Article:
Excerpted from Secrets from My Vietnamese Kitchen: Simple Recipes from My Many Mothers by Kim Thuy. Copyright © 2017 Editions Libre Expression. Translated from the French by Sheila Fischman. Recipes translated by Marie Asselin. Appetite by Random House edition published in 2019. Food Photography by Sarah Scott. Published by Appetite by Random House®, a division of Penguin Random House Canada Limited. Reproduced by arrangement with the Publisher. All rights reserved.
This cookbook is a gem and every meal is so homey and comforting. Although some recipes take time to digest and perfect, but I would recommend this to anyone looking to bring more flavours to their kitchen.
Where to Purchase?
The following ISBNs are associated with this title:
ISBN - 10:0525610227
ISBN - 13:9780525610229
From The Official Press Release
In this unique and inviting introduction to a vibrant cuisine, Secrets from My Vietnamese Kitchen offers more than 50 easy-to-make recipes from bestselling novelist and former restaurateur Kim Thúy. Seven extraordinary women, Kim joined by her mother and five aunts, share their stories and their culinary secrets, accompanied by stunning photographs, charming descriptions and evocative extracts from Kim's novels.
Between careers as a lawyer and an acclaimed novelist, Kim Thúy ran a celebrated restaurant called Ru de Nam in Montreal. Now, in her first cookbook, Kim combines her beautiful storytelling style with simple and wonderful recipes that are full of flavour: surprising yet comforting, and easy enough for every day. Welcoming us into her close-knit circle, she introduces us to her mother and five aunts, each with her story, each with her secrets, told through the food of the country they had to leave, Vietnam.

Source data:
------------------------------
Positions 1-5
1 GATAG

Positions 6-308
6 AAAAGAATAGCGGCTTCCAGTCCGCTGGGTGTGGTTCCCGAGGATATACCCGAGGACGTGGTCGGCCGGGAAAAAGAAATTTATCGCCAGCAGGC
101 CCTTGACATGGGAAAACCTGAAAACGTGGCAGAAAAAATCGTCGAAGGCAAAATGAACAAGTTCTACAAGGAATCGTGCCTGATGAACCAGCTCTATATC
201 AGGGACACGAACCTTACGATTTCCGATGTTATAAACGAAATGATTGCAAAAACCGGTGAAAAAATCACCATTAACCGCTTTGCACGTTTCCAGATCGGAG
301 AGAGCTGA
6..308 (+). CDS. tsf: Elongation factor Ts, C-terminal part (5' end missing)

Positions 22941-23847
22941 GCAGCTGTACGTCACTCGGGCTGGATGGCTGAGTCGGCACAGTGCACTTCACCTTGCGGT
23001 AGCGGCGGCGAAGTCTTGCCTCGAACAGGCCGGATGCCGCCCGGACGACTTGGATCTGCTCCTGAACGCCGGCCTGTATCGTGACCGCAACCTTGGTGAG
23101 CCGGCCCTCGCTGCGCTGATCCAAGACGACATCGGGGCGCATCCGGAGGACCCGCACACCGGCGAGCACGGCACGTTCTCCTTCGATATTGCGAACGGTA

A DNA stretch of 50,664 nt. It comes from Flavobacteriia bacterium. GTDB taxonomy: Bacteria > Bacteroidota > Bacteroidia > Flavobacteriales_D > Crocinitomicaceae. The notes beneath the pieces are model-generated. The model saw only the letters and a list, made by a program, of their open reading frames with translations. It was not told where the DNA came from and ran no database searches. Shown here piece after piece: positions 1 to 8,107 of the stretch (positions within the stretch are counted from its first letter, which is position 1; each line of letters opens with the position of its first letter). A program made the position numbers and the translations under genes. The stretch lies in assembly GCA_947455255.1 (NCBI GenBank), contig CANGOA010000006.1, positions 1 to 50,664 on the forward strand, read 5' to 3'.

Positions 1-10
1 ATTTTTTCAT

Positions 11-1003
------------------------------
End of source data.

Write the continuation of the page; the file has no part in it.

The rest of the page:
Starting with easily-prepared base ingredients of sauces, quick pickled vegetables and toasted rice flour, we move on to soups, sautés, vegetables, grilled foods, desserts and more. Sample recipes include Stuffed Squash Soup; Vermicelli Bowls; Caramel Pork; Calamari, Pork and Pineapple Stir-fry; Fried Lemongrass Fish; and Vietnamese Tapioca and Banana. Also, in collaboration with sommelier Michelle Bouffard, Kim suggests wine pairings for these Vietnamese dishes.
Kim says that Vietnamese often display their affection more easily with food than with words. This exquisite book deliciously demonstrates that every meal is an opportunity to show love, and to be grateful for those who sit down to eat with us.
ABOUT THE AUTHOR
Born in Saigon in 1968, KIM THÚY left Vietnam with the boat people at the age of ten and settled with her family in Quebec. A graduate in translation and law, she has worked as a seamstress, interpreter, lawyer, restaurant owner, and commentator on radio and television. She lives in Montreal and devotes herself to writing. SHEILA FISCHMAN is the award-winning translator of some 150 contemporary novels from Quebec. In 2008 she was awarded the Molson Prize in the Arts. She is a Member of the Order of Canada and a chevalier of the Ordre national du Québec. She lives in Montreal. MARIE ASSELIN is a food writer, translator, recipe developer, stylist, and culinary teacher who is based in Montreal.